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April Fool's Day, 1925
Mme. Pompadour’s Metric Measure. (1925) Merle Blanc, a humorous Parisian newspaper, laid a trap for André Perate, curator of the Versailles Palace. They sent him a letter, using the aristocratic signature "Madame de Mesnil-Heurteloup," offering to donate a "double decimeter measure in rosewood" once used by Mme. de Pompadour. They suggested it could be placed in the recently reopened Pompadour apartments in Versailles.

The newspaper later reproduced a facsimile of the curator's reply, noting that he had failed to realize that Mme. Pompadour died thirty years before the metric system was invented. They suggested that they might seek space in French museums "for Napoleon's automobile, a bracelet worn by the Venus de Milo, and an eyeglass belonging to Victory of Samothrace."
Dr. Stransky’s Dinner Party. (1925) Over thirty members of Washington's social elite received invitations to attend a dinner at a Washington social club, to be hosted by Dr. Pavel Stransky, secretary of the Czechoslovak legation. Invitations were extended by telephone by a woman speaking with a French accent. But those who showed up discovered there was no host. Nor had any reservations been made. Dr. Stransky later protested, "I sent no invitations. I am astonished... Today is the 1st of April and I think it is all a joke. But why should they pick on me?"
Undertakers Pranked. (1925) Undertakers in Reno, Nevada reported that they received calls all day from people asking, "Someone there want me?" The undertakers soon began responding, "If you're a dead one, yes." [Reno Evening Gazette, Apr 1, 1925.]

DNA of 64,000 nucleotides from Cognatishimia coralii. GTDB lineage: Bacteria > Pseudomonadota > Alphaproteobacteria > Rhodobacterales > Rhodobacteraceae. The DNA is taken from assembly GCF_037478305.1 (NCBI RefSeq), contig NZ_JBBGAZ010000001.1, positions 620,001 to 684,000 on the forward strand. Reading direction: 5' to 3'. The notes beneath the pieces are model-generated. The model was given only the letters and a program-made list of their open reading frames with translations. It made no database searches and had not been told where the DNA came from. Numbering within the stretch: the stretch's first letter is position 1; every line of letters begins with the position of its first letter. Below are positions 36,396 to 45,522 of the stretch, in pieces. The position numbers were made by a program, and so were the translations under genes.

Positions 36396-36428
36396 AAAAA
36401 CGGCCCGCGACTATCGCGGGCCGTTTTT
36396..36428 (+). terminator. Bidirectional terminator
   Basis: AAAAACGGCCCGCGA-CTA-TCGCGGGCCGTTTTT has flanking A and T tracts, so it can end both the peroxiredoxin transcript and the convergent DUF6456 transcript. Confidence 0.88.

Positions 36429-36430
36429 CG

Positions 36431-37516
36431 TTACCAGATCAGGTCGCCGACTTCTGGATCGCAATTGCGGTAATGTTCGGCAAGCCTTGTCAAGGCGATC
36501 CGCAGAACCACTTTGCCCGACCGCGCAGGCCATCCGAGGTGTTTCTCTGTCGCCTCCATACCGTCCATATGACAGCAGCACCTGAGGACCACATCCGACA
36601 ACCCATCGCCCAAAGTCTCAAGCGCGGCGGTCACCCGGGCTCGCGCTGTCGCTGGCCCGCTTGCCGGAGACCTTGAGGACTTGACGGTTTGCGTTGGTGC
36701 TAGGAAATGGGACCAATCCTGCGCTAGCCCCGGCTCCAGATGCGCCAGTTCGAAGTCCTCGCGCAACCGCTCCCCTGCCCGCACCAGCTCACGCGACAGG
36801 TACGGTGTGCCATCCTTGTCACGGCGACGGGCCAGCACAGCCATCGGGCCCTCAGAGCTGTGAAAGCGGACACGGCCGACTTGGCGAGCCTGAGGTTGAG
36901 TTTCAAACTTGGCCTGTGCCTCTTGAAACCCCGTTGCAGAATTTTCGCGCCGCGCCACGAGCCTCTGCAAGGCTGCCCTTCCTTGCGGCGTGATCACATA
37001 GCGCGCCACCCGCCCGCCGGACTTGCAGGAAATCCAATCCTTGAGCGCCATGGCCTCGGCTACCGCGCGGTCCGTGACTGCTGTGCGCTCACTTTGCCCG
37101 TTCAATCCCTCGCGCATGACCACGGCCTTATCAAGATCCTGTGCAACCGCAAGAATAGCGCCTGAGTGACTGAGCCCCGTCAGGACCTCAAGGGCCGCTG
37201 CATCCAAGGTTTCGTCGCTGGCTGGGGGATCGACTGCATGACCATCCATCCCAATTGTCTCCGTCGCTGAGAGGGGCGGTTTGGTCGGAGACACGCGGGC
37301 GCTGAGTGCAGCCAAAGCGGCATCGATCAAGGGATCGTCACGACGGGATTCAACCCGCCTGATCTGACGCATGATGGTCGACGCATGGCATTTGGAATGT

The ABC Cycle. (1925) The German magazine Echo Continental ran a feature about a new "ABC mono-cycle":

The ABC-cycle was given that name by the manufacturer because it is as simple as the ABC and can be operated without prior knowledge by anyone, especially a woman. The vehicle is designed as a mono-cycle, the motor, a directionless three-stroke 2 hp. 1.5 Cylinder "Gnomissima" engine is under the seat and pleasingly warms or cools the driver. A kickstarter and convenient footrests make this motorbike particularly popular with women.
Critics of Catholicism receive Catholic medal. (1925) The French government received a message from Athens, Greece, sent via official channels, announcing that three prominent Parisian critics of Catholicism had been awarded the Order of the Redeemer, the highest decoration awarded by the Greek government. The decoration is considered a high honor among Catholics, since it symbolizes the rebirth of the Greek nation through divine assistance. The three men who supposedly had been awarded the medal were M. Ferdinand Buisson and M. Aulard of the Sorbonne, and M. Victor Basch of the University of Paris. In reality, the decorations had been conferred on less controversial figures. It was not known who had found a way to use the Greek government to play such a joke. Ferdinand Buisson was later awarded the Nobel Peace Prize. [The Washington Post, Apr 19, 1925.]
Sell!. (1925) Pranksters attempted to deceive some of the larger brokerage offices on Wall Street. Several of the larger houses received telephone messages instructing them to sell large quantities of stock "at the market." Doing so could have caused a collapse in stock prices. However, the brokers, who were familiar with the actual voices of their customers, realized they were being deceived and did not carry out any of the sell orders. [The New York Times, Apr 2, 1925.]
No Mr. Fish. (1925) In an effort to sidestep the flood of calls asking for Mr. Fish, the New York aquarium asked the telephone company to disconnect their service for the day. [Oakland Tribune, Apr 1, 1925.]

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